Prost! This authentic Czech beer garden features plenty of mingle-friendly picnic tables, where you can sample cheap, robust platters of sausage, $5 Stolis and $4 Spaten Oktoberfests. Though the huge, tree-canopiedgarden is open year-round (in winter, the area is tented and heated), summer is prime time to soak up some rays over a pint.
Outsiders think of Queens as the beer-garden borough, but locals know that they’ve got a craft-beer bar to rival Manhattan’s best. The name refers to a creek that used to run from the East River to the area that is now Astoria; today, a rotating selection of beers from top domestic and international breweries ($5–$9) rush through 25 taps. Snag shot-size samples from bartenders before committing, then settle in at a high-top table. The weekday happy hour (3–7pm) is a chance to try great beers at varying discounts, while monthly events showcase serious American hops.
This homey Queens gastropub combines an industrial feel—lots of concrete and massive beams—with the dim, dark-wood coziness of an Irish pub. The bar’s smartly curated array of reasonably priced suds includes strong selections from craft breweries like Kelso, Fire Island and Captain Lawrence, but the unpretentious bartender will just as happily crack open a cheap bottle or can of everyman ale like Amstel or Miller. Cocktails are ambitious, but many of them fall flat. Stick to a brew and a bite from the satisfying food menu: Beer-battered McClure’s pickles are an epic bar snack.
Perhaps Astoria’s best kept secret, this old-fashioned jazz bar checks off all the boxes. It boasts a great cocktail, beer and wine list, has a warm and cozy atmosphere, plus incredible live music (with no cover!). On Monday nights, jam out to tunes provided by Adam Platt Trio, get funky with the Subtonic Three on Tuesday at 9pm and get into the groove with guest DJs on Friday and Saturday evenings. In case you were wondering, the haunt gets its name from Nick Cave’s heartbreaking hit “I Let Love In,” which is one of the owner’s (Evan Rumeliotis) favorites.
Queens—a brewery hotbed for German immigrants before Prohibition—rejuvenates its sudsy past with this 5,000-square-foot microbrewery and tasting room. Owner Rich Buceta, who cut his teeth at Greenpoint Beer Works, produces souped-up versions of classic styles, such as a Double Umlaut Lagrrr!, a German bock aged in old Jamaican rum barrels. Other offerings include a boozy Imperial Full Stack IPA and 19-33 Lagrrr!, an aggressively hopped pilsner. Sip a stein in the 25-seat tasting room, handsomely appointed with mahogany walls, red oak communal tables and hanging metallic lamps. Once you've had your fill, take your favorite brew to go in a growler. A stage for live performances adjoining the tasting room will feature live acts soon, reflecting Buceta's passion for music (the brewery's name references a part of a guitar's neck).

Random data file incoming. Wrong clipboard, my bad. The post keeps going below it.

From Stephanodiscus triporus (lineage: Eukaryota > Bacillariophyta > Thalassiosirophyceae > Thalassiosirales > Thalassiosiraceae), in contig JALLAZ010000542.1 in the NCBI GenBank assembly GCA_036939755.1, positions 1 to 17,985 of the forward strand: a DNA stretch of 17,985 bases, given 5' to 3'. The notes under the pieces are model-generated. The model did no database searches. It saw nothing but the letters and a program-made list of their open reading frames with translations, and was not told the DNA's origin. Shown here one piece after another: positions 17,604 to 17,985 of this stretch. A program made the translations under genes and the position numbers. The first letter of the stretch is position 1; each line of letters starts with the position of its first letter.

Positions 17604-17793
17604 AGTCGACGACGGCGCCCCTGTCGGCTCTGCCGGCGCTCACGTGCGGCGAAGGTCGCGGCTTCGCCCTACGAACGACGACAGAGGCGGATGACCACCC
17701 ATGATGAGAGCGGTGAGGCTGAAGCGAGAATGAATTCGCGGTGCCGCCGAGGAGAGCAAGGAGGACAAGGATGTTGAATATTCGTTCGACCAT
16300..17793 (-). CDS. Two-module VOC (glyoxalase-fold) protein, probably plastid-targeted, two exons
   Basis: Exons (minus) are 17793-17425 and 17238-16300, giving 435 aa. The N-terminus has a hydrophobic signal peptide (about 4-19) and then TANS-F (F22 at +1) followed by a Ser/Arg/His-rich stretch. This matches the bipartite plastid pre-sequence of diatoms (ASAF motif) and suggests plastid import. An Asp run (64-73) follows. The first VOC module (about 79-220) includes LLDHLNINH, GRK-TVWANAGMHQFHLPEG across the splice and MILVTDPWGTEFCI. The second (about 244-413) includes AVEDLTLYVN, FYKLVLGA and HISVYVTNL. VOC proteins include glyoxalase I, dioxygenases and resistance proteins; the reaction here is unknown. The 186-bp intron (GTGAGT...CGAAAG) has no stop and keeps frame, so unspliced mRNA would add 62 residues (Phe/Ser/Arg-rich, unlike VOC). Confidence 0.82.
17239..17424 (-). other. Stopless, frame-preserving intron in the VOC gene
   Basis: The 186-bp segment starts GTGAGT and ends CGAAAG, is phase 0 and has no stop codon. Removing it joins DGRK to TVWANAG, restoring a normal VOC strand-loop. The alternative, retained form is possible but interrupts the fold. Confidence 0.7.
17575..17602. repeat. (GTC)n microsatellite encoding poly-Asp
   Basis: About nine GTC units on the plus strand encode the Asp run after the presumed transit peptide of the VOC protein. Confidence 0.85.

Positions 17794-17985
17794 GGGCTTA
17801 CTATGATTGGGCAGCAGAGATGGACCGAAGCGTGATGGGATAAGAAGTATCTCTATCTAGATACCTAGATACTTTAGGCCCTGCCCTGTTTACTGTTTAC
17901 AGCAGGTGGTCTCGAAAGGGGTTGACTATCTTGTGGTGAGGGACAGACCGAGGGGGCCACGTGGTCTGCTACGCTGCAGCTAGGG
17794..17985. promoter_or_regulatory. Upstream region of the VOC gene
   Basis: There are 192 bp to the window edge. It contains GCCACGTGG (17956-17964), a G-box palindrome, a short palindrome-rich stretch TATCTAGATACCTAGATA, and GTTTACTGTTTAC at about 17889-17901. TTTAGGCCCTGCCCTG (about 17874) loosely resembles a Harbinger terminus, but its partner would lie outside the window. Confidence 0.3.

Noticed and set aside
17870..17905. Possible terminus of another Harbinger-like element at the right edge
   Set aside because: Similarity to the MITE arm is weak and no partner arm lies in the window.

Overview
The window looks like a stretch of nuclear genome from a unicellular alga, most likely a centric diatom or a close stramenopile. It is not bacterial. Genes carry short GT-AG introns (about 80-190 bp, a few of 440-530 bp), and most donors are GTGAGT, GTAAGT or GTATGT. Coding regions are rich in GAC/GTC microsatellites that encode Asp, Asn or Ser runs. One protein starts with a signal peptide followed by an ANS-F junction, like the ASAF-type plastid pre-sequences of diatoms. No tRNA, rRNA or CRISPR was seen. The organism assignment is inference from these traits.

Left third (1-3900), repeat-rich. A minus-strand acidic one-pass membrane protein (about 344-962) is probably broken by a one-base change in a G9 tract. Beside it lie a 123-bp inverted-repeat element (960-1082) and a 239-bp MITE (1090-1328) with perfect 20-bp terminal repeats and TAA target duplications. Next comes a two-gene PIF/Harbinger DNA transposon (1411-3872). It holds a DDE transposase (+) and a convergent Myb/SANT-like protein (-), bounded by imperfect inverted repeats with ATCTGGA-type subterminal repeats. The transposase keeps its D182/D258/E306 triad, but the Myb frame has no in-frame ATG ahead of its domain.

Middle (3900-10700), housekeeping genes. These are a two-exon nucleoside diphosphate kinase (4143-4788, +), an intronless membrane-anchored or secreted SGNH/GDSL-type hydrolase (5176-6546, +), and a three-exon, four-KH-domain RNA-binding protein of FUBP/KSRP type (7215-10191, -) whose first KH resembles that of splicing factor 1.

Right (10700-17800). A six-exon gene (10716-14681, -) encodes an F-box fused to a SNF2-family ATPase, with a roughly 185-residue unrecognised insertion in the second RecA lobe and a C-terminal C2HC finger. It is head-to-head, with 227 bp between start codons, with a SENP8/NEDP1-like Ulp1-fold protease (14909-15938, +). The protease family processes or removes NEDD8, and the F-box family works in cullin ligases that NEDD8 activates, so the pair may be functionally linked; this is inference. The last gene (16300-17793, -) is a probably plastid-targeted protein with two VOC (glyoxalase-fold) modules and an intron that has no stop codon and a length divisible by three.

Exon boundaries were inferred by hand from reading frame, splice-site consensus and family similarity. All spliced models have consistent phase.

Astoria was created to lure Manhattanites; it was named after John Jacob Astor in the hope that he would invest in it. Of course, it has always featured great spots, but only recently has its appeal caught up with its ambition. Now the hippest neighborhood in Queens has a literal Highwater mark. Bright and breezy, the Highwater is a tropical oasis for both the down-to-earth and the down-to-fuck. The 50-seater is lit up by the sunny disposition of its 6’7” Majorcan bartender, Gabriel Colom-Rocha (an easy double for Game of Thrones’ Jason Momoa). His contagious playfulness can run as subtle as a can of pineapple cider or as boisterous as the Rick y Morty cocktail, a gummi-infused vodka drink (with gummi garnish) that transforms Midori and triple sec into a grown-up version of the vintage radioactive-green Hi-C Ecto Cooler. “This is great,” said our drinking companion, a recent California transplant. “It’s like Santa Monica.” At the Highwater you feel like you’re exhaling the whole time. It’s liquid yoga. And yet just when you think it’s all silly, surfy froth, the bartender serves the tobacco-smoked Clint Eastwood—brawny and aromatic enough to wash over your tongue as it wafts, puffing its chest, through your nose—or the potent Darkest Hour, a barrel-aged mix of cacao-infused Scotch, fernet and vermouth. With a kiss of kitsch, the flashy, turquoise $28 Blue Macaw, served for two in a copper pineapple, tastes like cotton candy–flavored bubble gum in the best, cutest way, an ev
Venue says Tropical Vibes + New Menu = A Good Time at The Highwater Astoria! Come brunch with us weekends, 11am-4pm! Happy Hour M-F 4-7pm.
This Astoria haunt is self-described as “your friendly neighborhood cocktail bar,” but it’s actually more than that. It doubles as a rustic and relaxed dinner and brunch spot, and moonlights as a lively bar where game-playing fiends congregate to play classics from your childhood like Guess Who?, Uno and Scrabble. The spot is also known to host the occasional free, throwback movie night (recent flicks include The Breakfast Club and The Mask) in its backyard.
This warm, moodily lit bar-restaurant is a popular local hangout and a great date spot, featuring a seafood-centric menu that melds Mediterranean influences with New England traditions. There’s also adventurous cocktails, which highlight exotic ingredients like applejack-soaked Mission figs.